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Never Give Up
Author's note: I think teamwork is a virtue, and friends are key. Please comment, and rate! I'd really appreciate it. Thank you so much(:
Bridget walked into a circus filled with mad, roaring lions. They had their fur all riled up and kept wandering around the room. They scavenged the area, making subtle threats and taunts to the others. It was a domain thing, she thought. It probably had something to do with the top of the pack—definitely the alpha with the big, broad shoulders and a huge mane that made it seem effortlessly confident—and how they constantly broadcasted a sense of popularity. It didn’t matter they were kind or not, because their population had grown up with the idea that they have to fit in to be recognized.
It wasn’t until a boy yelled, “Bridget, get out of our way!” that she realized she wasn’t at a real circus, and these weren’t true lions. For a second, she had been fooled.
She was in the middle of her high school Chemistry lab, standing absentmindedly in front of the TV, which the guys had put on Jerry Springer because the teacher was missing. She sighed, shook her head, and walked to the back of the room. She opened her notebook—the one she doodled in whenever she was sad or bored or angry—and opened to a fresh, blank page. The lines weren’t creased or filled with excess Sharpie marker splotches from the previous page like the other ones. This one was different, and that meant something to her.
In the middle of the page, she wrote in bright, bold letters:
You are the change you wish to see in the world. – Gandhi
This made her wonder. Did Gandhi know that society didn’t even care? That these high school boys only cared about who fought with who on the newest Jerry episode; who looked the best in a Victoria’s Secret bikini; who had the best home.
Bridget wanted to cry but instantly stopped when she heard the empty stool slide next to her on the loud tile floor. When she looked up, it was Luke. He had shaggy blonde hair and bright blue eyes and was always silent. They didn’t give off a hint of arrogance, nor did he seem to mind the ruckus going on. He didn’t even shout or defend himself when he got picked on, which was too often. No one else defended him, either.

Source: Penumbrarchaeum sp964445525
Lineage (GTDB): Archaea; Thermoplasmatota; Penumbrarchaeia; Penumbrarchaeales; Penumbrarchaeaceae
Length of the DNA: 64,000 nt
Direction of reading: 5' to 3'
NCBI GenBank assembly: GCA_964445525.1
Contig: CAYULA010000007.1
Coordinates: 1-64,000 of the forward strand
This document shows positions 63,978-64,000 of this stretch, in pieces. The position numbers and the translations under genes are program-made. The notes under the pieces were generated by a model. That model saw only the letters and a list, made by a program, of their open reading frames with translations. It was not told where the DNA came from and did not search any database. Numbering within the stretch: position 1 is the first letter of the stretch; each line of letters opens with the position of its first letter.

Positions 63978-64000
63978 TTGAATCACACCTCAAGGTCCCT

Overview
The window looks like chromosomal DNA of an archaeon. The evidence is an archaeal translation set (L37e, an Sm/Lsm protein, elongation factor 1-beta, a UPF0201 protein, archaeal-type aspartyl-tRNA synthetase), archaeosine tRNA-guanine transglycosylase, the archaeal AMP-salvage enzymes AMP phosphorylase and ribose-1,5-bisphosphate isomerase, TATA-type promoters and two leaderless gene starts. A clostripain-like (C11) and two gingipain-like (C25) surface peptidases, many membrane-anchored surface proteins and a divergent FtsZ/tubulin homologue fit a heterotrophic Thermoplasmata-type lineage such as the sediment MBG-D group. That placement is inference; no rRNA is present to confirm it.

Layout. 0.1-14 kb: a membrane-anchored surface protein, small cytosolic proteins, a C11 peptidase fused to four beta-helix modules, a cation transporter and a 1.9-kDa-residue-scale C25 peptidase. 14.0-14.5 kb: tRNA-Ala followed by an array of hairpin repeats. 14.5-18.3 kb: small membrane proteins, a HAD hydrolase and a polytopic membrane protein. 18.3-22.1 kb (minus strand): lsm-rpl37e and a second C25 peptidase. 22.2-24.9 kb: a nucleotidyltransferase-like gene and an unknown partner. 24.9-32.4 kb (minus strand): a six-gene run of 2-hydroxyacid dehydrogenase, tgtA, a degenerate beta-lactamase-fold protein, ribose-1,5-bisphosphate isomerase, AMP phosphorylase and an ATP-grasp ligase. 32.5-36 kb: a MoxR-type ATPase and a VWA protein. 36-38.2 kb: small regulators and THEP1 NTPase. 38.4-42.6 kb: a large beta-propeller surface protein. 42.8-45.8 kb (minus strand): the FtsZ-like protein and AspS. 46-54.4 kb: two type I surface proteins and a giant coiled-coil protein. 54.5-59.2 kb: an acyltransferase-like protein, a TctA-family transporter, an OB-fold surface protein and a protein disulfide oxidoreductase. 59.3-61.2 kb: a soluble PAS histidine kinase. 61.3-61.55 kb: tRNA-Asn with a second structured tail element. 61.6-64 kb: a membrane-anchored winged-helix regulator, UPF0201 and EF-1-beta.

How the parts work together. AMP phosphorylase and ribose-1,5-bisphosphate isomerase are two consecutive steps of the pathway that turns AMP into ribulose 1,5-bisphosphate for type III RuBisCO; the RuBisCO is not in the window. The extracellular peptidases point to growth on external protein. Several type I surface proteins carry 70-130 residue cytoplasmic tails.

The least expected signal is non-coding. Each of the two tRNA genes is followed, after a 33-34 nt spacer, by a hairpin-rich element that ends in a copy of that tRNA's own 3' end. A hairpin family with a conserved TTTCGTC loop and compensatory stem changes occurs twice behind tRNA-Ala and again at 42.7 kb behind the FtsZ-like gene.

“You shouldn’t have to put up with their collective obsessions and jokes,” he said softly.
Bridget jumped at the sensitivity in his voice. It was uncharacteristically manly, and very mature. It was deep, too. Though they had been going to school together since kindergarten—and they were now juniors in high school—she couldn’t remember a single time when she had heard his voice. She hoped, no, she prayed, that he was the voice that would change the world, because she knew it was already changing hers.
“You shouldn’t have to either!”
“Well, sort of…”
“No, you don’t! You don’t deserve to be picked on, or treated horrendously, for whatever reason I’m not completely aware of!”
“I’m an orphan,” he muttered nonchalantly, as if it used to be the biggest secret in the world but now it meant nothing to him. For Bridget, it couldn’t have been more deceiving.
“You’re an orphan?” That brought her back to the beginning of sixth grade. They were partners for this big English project and she had gone to his house. It was amazing, small and beautiful. The yard and acreage that surrounded it was at least four times bigger than the house. It was a rambler, with marble siding and huge windows on all sides. The property was located at least ten minutes away from downtown Bear Valley Spring, where the school and Bridget’s home was located, as well as the rich developments with manicured lawns and eight stories with million-dollar furniture inside.